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Am J Clin Nutr. 2006 Feb;83(2):380-6.

Vitamin K status of healthy Japanese women: age-related vitamin K requirement for gamma-carboxylation of osteocalcin.

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  • 1Department of Hygienic Sciences, Kobe Pharmaceutical University, Kobe, Japan.

Abstract

BACKGROUND:

Vitamin K deficiency is associated with low bone mineral density and increased risk of bone fracture. Phylloquinone (K1) and menaquinone 4 (MK-4) and 7 (MK-7) are generally observed in human plasma; however, data are limited on their circulating concentrations and their associations with bone metabolism or with gamma-carboxylation of the osteocalcin molecule.

OBJECTIVES:

The objectives were to measure the circulating concentrations of K1, MK-4, and MK-7 in women and to ascertain whether each form of vitamin K is significantly associated with bone metabolism.

DESIGN:

Plasma concentrations of K1, MK-4, MK-7, undercarboxylated osteocalcin (ucOC; measured by using the new electrochemiluminescence immunoassay), intact osteocalcin (iOC), calcium, and phosphorus; bone-derived alkaline phosphatase activity; and concentrations of urinary creatinine, N-terminal telopeptide, and deoxypyridinoline were measured in healthy women (n = 396).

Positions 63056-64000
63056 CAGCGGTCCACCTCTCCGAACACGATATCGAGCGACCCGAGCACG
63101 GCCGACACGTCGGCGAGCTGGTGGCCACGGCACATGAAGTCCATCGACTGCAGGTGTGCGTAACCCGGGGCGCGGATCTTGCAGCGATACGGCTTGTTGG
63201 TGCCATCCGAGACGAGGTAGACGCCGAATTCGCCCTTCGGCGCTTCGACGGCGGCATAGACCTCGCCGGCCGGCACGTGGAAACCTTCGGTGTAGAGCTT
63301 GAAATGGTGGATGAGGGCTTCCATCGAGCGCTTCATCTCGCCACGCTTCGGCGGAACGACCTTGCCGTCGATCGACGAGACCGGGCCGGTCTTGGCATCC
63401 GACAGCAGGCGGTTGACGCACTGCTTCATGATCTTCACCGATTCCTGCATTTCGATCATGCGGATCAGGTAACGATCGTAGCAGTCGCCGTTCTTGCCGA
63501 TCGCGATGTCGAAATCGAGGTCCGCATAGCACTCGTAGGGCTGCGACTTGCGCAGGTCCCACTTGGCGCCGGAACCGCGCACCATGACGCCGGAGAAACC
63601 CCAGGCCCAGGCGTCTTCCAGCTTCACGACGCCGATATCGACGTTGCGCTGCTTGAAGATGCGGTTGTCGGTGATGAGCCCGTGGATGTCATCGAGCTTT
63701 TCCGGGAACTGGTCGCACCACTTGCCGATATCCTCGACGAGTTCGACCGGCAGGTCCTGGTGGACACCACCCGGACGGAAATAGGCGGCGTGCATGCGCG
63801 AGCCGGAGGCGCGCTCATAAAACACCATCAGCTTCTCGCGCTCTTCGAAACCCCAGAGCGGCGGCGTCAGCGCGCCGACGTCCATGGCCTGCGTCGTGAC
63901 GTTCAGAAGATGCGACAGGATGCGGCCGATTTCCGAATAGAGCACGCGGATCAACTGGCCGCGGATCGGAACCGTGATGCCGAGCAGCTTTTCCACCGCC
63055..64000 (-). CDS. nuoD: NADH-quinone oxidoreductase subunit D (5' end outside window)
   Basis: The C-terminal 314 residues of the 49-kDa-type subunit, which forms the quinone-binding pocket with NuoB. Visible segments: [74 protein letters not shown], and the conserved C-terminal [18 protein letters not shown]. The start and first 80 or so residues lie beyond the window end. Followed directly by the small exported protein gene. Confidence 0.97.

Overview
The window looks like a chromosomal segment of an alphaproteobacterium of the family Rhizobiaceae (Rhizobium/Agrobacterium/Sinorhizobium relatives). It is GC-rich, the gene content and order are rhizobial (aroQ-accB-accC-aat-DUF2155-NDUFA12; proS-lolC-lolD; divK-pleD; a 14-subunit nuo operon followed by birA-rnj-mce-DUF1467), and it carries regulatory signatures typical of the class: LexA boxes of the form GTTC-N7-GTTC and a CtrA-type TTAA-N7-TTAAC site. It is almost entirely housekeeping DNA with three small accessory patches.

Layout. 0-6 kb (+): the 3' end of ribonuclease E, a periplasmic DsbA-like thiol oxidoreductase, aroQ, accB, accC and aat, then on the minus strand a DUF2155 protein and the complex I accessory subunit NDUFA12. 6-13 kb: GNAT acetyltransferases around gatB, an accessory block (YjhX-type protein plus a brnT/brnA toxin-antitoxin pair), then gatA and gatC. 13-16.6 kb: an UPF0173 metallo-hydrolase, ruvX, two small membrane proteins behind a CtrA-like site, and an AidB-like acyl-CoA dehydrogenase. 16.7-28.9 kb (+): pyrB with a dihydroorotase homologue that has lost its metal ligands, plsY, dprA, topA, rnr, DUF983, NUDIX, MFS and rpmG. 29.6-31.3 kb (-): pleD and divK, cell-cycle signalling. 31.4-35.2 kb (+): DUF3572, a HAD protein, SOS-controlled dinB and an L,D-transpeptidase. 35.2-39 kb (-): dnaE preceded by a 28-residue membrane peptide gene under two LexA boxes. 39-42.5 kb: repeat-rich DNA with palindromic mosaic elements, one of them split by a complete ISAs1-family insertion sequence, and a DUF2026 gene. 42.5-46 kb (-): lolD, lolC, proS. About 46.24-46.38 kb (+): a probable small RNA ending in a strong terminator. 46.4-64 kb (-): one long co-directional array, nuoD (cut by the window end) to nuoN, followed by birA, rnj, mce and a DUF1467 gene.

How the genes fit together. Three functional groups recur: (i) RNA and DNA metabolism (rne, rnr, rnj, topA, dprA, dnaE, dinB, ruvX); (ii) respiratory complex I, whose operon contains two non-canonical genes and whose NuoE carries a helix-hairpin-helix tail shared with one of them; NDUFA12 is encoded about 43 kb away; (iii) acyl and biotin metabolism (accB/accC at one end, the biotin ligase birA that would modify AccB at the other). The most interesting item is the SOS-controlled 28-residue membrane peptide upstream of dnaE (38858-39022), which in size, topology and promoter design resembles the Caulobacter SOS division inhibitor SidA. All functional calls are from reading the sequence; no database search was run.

RESULTS:

On average, MK-7 and MK-4 were the highest and lowest, respectively, of the 3 vitamers in all age groups. K1 and MK-7 correlated inversely with ucOC, but associations between nutritional basal concentration of MK-4 and ucOC were not observed. Multiple regression analysis indicated that not only K1 and MK-7 concentrations but also age were independently correlated with ucOC concentration and the ratio of ucOC to iOC. The plasma K1 or MK-7 concentration required to minimize the ucOC concentration was highest in the group aged > or =70 y, and it decreased progressively for each of the younger age groups.

CONCLUSIONS:

The definite role of ucOC remains unclear. However, if submaximal gamma-carboxylation is related to the prevention of fracture or bone mineral loss, circulating vitamin K concentrations in elderly people should be kept higher than those in young people.

PMID:
16469998
[PubMed - indexed for MEDLINE]
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